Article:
Team 1 2 3 4 5 6 7 8 9 R H E
Chicago (NL) 0 3 1 0 0 1 0 2 0 7 10 2
Chicago (AL) 0 0 0 0 1 0 0 0 0 1 1 3
WP: Ed Reulbach (1–0)   LP: Doc White (0–1)

Game 3

Jack Pfiester pitching in Game 3

Thursday, October 11, 1906, at West Side Grounds in Chicago, Illinois

After allowing two first-inning hits, Sox starter "Big Ed" Walsh didn't give up another and struck out twelve, giving the Sox a 2–1 edge in the series. Third baseman George Rohe cracked a two-out, bases-loaded triple to left in the top of the sixth off Jack Pfiester for the only runs of the game.

Team 1 2 3 4 5 6 7 8 9 R H E
Chicago (AL) 0 0 0 0 0 3 0 0 0 3 4 1
Chicago (NL) 0 0 0 0 0 0 0 0 0 0 2 2
WP: Ed Walsh (1–0)   LP: Jack Pfiester (0–1)

Game 4

Friday, October 12, 1906, at South Side Park (III) in Chicago, Illinois

"Three-Fingered" Mordecai Brown pitched 5 23 innings of no-hit ball for the Cubs before settling for a two-hitter to even the series once more at two games apiece. Nick Altrock was the hard-luck loser, with the only run of the game coming on Johnny Evers' two-out single in the top of the seventh scoring Frank Chance. The Sox put the tying run on second base in the top of the ninth thanks to a two-out walk and a passed ball, but Frank Isbell grounded out to end the threat. The game took just 96 minutes.

Team 1 2 3 4 5 6 7 8 9 R H E
Chicago (NL) 0 0 0 0 0 0 1 0 0 1 7 1
Chicago (AL) 0 0 0 0 0 0 0 0 0 0 2 1
WP: Mordecai Brown (1–1)   LP: Nick Altrock (1–1)

Game 5

Game 5 at West Side Park.

Saturday, October 13, 1906, at West Side Grounds in Chicago, Illinois

Game 5 was a wild affair with a total of eighteen hits, ten walks, six errors, two hit batsmen, three wild pitches and a steal of home. The Cubs allowed a first inning run to the Sox, then scored three of their own to take an early lead. The Sox tied the game in the third on George Davis' theft of home on the front end of a double steal and then took the lead for good with a four-run rally in the fourth and held on for the victory to take a 3–2 lead in the series. A 12-hit attack led by Frank Isbell's four doubles were enough to overcome six errors committed by the porous Sox defense. "Big" Ed Walsh earned his second win of the series, although he needed three innings of relief help from Doc White.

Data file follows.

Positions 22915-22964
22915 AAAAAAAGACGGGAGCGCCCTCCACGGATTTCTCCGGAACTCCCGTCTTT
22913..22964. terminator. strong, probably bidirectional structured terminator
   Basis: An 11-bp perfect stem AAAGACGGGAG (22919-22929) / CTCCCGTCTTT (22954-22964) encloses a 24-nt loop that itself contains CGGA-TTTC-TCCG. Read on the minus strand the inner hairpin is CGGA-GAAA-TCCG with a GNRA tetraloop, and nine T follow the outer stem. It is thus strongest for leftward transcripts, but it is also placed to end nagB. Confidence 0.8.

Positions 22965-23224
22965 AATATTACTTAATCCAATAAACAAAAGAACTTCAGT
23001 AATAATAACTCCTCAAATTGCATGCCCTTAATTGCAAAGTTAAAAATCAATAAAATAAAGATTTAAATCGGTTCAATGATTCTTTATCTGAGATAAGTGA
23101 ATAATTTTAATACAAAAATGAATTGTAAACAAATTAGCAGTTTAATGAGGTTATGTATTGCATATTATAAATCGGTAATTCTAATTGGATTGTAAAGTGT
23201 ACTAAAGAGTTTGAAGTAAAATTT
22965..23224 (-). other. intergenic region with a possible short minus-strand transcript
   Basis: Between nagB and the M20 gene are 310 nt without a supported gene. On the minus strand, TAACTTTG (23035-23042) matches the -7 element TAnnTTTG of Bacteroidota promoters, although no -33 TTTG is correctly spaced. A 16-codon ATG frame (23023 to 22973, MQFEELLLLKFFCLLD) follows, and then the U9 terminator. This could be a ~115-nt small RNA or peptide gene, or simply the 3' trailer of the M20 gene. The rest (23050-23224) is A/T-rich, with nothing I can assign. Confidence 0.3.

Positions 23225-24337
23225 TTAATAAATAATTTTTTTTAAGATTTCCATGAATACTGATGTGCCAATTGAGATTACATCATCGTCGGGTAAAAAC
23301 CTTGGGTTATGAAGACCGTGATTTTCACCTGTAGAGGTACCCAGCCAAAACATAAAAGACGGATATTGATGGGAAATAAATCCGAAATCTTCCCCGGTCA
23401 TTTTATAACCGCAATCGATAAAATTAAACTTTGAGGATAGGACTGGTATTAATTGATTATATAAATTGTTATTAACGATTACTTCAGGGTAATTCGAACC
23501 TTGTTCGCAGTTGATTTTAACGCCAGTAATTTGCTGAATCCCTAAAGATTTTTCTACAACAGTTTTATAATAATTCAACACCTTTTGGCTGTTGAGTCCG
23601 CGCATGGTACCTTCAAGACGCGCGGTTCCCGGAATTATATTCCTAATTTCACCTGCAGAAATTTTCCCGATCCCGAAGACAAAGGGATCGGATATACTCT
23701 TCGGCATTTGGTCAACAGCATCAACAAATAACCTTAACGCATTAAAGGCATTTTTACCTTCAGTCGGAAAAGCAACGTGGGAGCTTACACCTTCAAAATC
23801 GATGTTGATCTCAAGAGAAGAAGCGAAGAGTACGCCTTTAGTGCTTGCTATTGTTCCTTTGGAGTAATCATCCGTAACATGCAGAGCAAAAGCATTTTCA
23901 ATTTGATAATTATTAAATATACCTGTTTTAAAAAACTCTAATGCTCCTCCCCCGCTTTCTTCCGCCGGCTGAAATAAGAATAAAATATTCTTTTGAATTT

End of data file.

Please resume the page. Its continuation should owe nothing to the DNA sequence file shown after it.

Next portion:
Team 1 2 3 4 5 6 7 8 9 R H E
Chicago (AL) 1 0 2 4 0 1 0 0 0 8 12 6
Chicago (NL) 3 0 0 1 0 2 0 0 0 6 6 0
WP: Ed Walsh (2–0)   LP: Jack Pfiester (0–2)   Sv: Doc White (1)

Game 6

South Side Park during Game 6.

Sunday, October 14, 1906, at South Side Park (III) in Chicago, Illinois

Mordecai Brown, pitching on only one day of rest, didn't make it out of the second inning as the Hitless Wonders White Sox stunned the 116–36 Cubs in the Series finale. The Sox battered Brown for seven runs on eight hits while getting a solid pitching performance from Doc White. Although the Cubs scored a run and loaded the bases in the ninth but White got Frank Schulte to ground out for the final out of the series and the White Sox won the World Series over the powerful Cubs, who would compensate by winning the next two World Series from young Ty Cobb, Hugh Jennings and the Detroit Tigers even though they fell far short of 116 wins in 1907 or 1908, for the last Cub Series wins in over a hundred years.

This game is notable for being the first and only time the Chicago White Sox have ever clinched a postseason series at home. It remained the only time a Chicago-based team had ever clinched a series at home until the Cubs won the 2015 NLDS on their homefield.

Team 1 2 3 4 5 6 7 8 9 R H E
Chicago (NL) 1 0 0 0 1 0 0 0 1 3 7 0
Chicago (AL) 3 4 0 0 0 0 0 1 X 8 14 3
WP: Doc White (1–1)   LP: Mordecai Brown (1–2)

Composite line score

1906 World Series (4–2): Chicago White Sox (A.L.) over Chicago Cubs (N.L.)

Team 1 2 3 4 5 6 7 8 9 R H E
Chicago White Sox 4 4 2 4 2 5 0 1 0 22 37 15
Chicago Cubs 4 3 1 1 1 4 1 2 1 18 36 7
Total attendance: 99,846   Average attendance: 16,641
Winning player's share: $1,875   Losing player's share: $440[8]

Firsts and lasts

A ball from the series on display at the Baseball Hall of Fame.



External links